Infernal Betrayal: an Aztec Urban Fantasy

Infernal Betrayal: an Aztec Urban Fantasy

New release! I’m doing final edits on book three of the immortal assassin series – the magical system is based on Aztec mythology but only in book three do we (literally) dive deep into Mexican death cults. Book 3 continues all the action and romance of the first two books but leads to an epic reckoning… here’s a sneak peak of the first chapter!

Chapter One

Heat hazed the world around me, sending shivers of rippling color dancing across my vision. Perhaps that was why I was seeing a ghost. Because he had to be a ghost, didn’t he? I’d killed Ewan Saunders weeks ago. I’d heard his last, labored breath as he’d tried to suck in air through his ruined lung.

Ewan’s smile broadened, exposing a golden molar and twin sets of tapered fangs. I’d never asked him for the story behind his many scars. Now I was wishing I had. So Valerius had been right. He had sensed his psychotic twin sister on this island, being hosted by this crazy-ass redneck. My former colleague, and friend. The man I’d killed, trying to save my sister. Sparks flew as he tread closer towards me through the ash and scorched earth.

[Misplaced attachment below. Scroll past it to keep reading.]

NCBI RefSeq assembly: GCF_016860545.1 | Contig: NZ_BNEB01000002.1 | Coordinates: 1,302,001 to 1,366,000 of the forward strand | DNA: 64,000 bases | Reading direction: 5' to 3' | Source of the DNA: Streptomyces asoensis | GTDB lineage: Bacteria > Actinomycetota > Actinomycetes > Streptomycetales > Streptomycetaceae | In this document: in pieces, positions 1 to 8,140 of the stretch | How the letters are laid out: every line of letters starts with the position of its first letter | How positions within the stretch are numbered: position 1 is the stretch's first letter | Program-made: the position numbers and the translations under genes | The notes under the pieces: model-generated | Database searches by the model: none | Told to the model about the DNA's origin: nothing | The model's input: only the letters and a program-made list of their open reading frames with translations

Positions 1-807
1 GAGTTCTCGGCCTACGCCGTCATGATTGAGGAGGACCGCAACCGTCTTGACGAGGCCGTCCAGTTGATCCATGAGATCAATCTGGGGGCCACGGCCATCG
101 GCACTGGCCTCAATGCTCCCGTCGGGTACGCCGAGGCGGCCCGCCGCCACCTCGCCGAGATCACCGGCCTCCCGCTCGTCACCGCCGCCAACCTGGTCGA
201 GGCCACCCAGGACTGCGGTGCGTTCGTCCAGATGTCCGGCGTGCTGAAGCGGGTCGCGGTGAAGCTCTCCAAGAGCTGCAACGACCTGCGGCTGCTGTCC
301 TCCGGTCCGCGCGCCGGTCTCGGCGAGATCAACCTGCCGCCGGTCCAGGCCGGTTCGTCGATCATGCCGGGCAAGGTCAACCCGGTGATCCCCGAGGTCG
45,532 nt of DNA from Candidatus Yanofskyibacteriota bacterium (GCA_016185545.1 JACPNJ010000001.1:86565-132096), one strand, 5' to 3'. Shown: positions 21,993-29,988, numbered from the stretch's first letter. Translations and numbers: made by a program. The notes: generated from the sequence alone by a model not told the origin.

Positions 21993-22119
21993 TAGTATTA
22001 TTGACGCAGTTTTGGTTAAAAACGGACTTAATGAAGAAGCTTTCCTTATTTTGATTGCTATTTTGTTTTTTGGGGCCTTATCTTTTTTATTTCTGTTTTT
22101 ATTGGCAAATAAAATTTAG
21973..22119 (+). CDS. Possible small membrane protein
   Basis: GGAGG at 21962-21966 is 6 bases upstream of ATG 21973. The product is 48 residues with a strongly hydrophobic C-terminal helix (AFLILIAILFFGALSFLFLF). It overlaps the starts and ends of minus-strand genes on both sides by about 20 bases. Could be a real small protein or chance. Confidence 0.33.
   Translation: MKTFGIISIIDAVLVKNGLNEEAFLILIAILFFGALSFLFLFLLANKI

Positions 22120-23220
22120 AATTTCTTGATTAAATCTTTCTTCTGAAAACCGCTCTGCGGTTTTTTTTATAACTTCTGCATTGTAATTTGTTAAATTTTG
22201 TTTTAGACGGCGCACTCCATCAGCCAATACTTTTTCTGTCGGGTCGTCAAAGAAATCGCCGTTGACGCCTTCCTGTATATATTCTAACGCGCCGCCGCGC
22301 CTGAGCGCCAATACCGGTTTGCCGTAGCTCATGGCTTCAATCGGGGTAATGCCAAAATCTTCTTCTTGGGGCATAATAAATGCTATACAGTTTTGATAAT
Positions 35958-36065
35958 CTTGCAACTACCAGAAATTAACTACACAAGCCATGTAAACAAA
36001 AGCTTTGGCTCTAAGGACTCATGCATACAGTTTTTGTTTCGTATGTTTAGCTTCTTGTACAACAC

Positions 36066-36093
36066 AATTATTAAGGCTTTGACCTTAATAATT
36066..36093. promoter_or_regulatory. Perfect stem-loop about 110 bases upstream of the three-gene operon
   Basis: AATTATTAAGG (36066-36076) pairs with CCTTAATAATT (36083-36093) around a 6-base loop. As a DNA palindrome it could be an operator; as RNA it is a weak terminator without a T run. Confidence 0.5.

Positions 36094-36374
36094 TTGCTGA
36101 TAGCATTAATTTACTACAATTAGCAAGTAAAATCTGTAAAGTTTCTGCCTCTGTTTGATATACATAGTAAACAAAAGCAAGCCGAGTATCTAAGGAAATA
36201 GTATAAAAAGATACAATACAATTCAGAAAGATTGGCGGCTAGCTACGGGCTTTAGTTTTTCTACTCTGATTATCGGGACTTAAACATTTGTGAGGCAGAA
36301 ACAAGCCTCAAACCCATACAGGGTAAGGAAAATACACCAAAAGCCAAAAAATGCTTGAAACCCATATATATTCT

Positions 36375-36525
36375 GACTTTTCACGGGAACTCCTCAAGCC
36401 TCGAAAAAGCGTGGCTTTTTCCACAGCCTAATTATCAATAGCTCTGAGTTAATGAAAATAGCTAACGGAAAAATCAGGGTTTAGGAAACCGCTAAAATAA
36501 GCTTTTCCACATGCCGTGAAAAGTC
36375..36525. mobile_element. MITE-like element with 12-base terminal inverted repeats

“What have you done?” I whispered out loud, not really expecting an answer. My mind raced, tracing through the progression of events that had lead me to this exact moment. My failed mission to the Barbegazi stronghold in the Alps. Being hired by vampires to take out Elle Dawson, under false pretenses, and then bound to an infernal demon in an unholy ritual that made me virtually immortal. Being stranded on Wolf Isle as a ticking time bomb. Against all odds, escaping the island, rescuing Elle and the cure, and defeating Algerone Lamonia…

Somehow it had made all this destruction possible; maybe even inevitable. Cat was alive, Lamonia was dead, but so were the thousands of wolves I’d left behind. Ewan sidled closer and I ducked into a crouch, automatically going for my weapon, though I knew it would do me no good in this situation. If Ewan truly had a demon within him, he wasn’t going to stay dead.